A few weeks ago, I was working with my Advanced Intermediate group in their studio class. I had forgotten to put away a few things from my last lesson of the day, which happened to be with a beginning student. So, there was a rather large pile of stickers sitting on the table in the middle of the room.
“Stickers!!!!” my students shouted. (I would like to point out that every student in the room that evening attends HIGH SCHOOL.) “We love stickers. You never give us stickers anymore, Mrs. Romano,” they group pouted. I replied that I didn’t consider stickers adequate motivation for high school students, and they countered that stickers are INDEED good motivation. So I’m giving my high school students stickers again, and it’s working. (They do have to work a little harder to earn them than they used to.)
I’m a big fan of little motivational trinkets, and also rather intricate motivational schemes. I used to not be. Before I had kids, I would have never considered bribery an appropriate motivational tool. “They should do it because they want to,” I chimed. Repeatedly.
And then I potty-trained my first child. I will not mortify my preteen son by publicly discussing the process, but let’s just say that in the end, there was a Fisher Price airport and a pack of match box cars involved for completing, er, certain tasks.
The problem with getting students to do something because they want to, is that often, they don’t know they want to do it, until they’ve done it. (I will pause a moment while you go back and untangle that last sentence in your brain.) Motivational tools WORK. In my studio, we’ve had the Winter Goals Make-Your-Own-Pizza Challenge and the Summer Goals Ice Cream Sundae Party, for instance. Each student picks a specific goal, and writes it down on a sheet that is posted in my studio for all to see. (“Just get better at flute”, for instance, is NOT a specific enough goal. The goal might be to learn all major scales in all octaves, produce a clear, clean, projecting tone in the third octave, or to perform a particular piece cleanly and musically.) Next to their goal, they list their favorite pizza topping (or cookie or ice cream flavor or topping). A parent hosts the party. A date is announced. Each student brings their favorite topping. The students MUST be able to demonstrate mastery of their new skill BEFORE the pizza (or whatever) is created. One student, who was having difficulty identifying notes placed on ledger lines, practiced identifying them on a music theory web site. At the party, the other students had a great time quizzing her by pointing to super high notes in their own music, and watching her quickly identify and play the notes. And much fun and pizza was had. And my students all got better.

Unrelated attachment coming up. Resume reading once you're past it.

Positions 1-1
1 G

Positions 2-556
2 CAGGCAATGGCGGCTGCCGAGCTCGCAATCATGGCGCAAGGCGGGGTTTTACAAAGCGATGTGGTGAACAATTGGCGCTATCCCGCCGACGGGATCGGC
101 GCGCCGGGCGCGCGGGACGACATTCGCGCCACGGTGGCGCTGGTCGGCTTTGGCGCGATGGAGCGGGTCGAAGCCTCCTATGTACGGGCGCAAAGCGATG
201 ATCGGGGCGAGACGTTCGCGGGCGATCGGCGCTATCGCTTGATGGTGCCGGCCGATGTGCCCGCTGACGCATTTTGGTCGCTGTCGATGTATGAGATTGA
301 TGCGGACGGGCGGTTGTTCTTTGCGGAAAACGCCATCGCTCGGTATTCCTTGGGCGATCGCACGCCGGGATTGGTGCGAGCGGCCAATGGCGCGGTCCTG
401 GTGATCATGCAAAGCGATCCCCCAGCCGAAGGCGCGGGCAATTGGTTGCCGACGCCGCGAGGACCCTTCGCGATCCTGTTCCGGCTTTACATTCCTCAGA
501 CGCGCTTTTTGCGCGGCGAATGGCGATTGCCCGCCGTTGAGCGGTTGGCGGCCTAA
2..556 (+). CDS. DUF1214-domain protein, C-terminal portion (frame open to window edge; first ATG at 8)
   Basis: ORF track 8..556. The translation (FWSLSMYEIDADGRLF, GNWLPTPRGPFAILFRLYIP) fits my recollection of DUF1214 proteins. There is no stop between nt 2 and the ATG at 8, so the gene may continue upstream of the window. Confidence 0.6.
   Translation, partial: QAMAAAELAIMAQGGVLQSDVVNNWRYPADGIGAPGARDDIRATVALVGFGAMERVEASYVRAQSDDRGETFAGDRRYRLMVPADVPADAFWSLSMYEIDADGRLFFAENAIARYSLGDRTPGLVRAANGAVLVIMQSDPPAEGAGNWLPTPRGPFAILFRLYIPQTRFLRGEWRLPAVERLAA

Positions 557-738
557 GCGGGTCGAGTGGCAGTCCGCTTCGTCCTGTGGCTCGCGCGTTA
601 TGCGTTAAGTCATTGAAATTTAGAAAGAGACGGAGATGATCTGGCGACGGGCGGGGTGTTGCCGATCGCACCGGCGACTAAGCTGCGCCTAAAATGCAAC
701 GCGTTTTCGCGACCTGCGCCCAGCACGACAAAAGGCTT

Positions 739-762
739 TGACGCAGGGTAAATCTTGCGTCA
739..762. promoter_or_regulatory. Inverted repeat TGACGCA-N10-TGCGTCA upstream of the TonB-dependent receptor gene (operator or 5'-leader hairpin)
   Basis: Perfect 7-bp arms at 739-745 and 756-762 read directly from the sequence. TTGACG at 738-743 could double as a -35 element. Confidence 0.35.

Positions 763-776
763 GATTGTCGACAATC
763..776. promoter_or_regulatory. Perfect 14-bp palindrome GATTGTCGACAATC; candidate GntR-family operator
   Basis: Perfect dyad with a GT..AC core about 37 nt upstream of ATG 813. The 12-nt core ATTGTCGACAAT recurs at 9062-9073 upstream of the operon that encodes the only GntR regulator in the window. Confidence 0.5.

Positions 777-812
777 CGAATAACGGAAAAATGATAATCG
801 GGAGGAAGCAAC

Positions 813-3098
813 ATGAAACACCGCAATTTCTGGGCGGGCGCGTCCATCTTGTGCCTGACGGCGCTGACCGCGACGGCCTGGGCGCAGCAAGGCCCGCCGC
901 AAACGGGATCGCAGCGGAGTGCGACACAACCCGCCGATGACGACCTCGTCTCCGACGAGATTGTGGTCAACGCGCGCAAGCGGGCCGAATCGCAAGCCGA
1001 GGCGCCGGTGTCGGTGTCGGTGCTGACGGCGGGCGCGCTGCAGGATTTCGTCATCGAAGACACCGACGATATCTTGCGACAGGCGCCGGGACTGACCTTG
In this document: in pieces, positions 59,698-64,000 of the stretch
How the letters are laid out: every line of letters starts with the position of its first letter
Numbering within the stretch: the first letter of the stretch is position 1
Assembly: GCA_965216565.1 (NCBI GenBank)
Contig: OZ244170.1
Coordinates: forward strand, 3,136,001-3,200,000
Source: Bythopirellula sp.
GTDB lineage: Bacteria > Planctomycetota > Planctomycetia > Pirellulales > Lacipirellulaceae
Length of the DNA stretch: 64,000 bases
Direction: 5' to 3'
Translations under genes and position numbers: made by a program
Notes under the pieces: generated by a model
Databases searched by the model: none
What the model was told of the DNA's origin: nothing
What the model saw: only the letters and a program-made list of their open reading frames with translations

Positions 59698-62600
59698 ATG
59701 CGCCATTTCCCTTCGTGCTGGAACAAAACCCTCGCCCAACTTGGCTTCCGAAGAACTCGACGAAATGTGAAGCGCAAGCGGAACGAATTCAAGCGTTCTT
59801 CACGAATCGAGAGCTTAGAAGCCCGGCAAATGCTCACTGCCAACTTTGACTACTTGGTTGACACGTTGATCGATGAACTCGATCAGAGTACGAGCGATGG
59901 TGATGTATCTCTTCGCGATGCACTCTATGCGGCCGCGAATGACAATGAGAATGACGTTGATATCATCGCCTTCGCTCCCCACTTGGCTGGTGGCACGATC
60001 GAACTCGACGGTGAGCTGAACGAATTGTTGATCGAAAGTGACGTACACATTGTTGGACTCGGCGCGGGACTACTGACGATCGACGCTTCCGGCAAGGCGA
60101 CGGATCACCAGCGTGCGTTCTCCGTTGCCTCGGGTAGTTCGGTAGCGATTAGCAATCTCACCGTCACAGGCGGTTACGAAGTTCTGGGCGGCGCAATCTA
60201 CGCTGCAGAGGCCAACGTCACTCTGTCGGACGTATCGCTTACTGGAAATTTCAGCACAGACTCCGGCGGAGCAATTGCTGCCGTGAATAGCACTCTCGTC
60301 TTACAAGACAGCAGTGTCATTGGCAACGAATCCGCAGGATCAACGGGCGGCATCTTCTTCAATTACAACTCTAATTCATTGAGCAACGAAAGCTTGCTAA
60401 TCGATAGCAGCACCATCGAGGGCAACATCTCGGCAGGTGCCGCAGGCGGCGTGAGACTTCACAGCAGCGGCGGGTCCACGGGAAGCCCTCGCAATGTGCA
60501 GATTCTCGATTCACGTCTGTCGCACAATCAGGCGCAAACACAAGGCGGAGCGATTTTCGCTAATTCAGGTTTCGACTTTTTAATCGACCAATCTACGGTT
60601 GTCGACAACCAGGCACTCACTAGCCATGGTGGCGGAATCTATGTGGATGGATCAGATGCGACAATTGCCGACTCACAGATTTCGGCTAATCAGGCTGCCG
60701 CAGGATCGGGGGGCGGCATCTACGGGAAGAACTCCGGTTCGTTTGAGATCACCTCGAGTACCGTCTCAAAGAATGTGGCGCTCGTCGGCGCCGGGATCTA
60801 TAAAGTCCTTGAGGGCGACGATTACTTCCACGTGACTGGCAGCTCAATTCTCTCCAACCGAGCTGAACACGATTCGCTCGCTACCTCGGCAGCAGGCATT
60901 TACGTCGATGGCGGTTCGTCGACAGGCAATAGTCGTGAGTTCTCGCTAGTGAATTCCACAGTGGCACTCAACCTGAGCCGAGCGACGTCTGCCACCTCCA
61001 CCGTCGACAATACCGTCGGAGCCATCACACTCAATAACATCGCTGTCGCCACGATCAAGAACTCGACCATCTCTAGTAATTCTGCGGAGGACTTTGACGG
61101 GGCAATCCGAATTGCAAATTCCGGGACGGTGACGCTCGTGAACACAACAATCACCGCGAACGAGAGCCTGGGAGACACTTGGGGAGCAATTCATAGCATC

I’d like to say these ideas are mine, but I highly recommend Bonnie Blanchard’s wonderful book Making Music and Enriching Lives (Indiana University Press) to any teacher looking for ideas.
My latest brainwave, inspired by the Goal Party idea in Bonnie’s book, is The Fall Candy Corn Scale Challenge. It is incredible what a student will do for a piece of candy corn. The way this works is that each student has a Mason jar with his or her name on it. (Trust the Domestic Flautist, a southern girl, to bring Mason jars into it.) Each time the student plays a correct scale, they get a candy corn in their jar. Double tonguing something or playing a chromatic scale gets them a candy corn pumpkin. The kid with the most candy corn in their jar by the time of our Fall Musicale wins a box of Apple Dumplings, which I’m purchasing from a local high school to support their band and choir programs. There is an elementary, middle, and high school category, with the required scales for middle and high school matching the Virginia Band and Orchestra District Band Audition requirements. (NOT a coincidence, of course.)
This has resulted in students begging to play their scales in lessons. I will say that again. They are BEGGING to play scales. And we’re having Scale Bees in studio class, and no one complains except for the one kid who doesn’t like candy corn, and even she’s not complaining much because she DOES like Apple Dumplings.
So, I encourage to you engage in all the bribery you have time to concoct. Your students will benefit. And so will you, as you will be freed from filling the role of “the nag”. All for the price of a couple of bags of candy corn, or stickers, oooh, or maybe candy canes . . .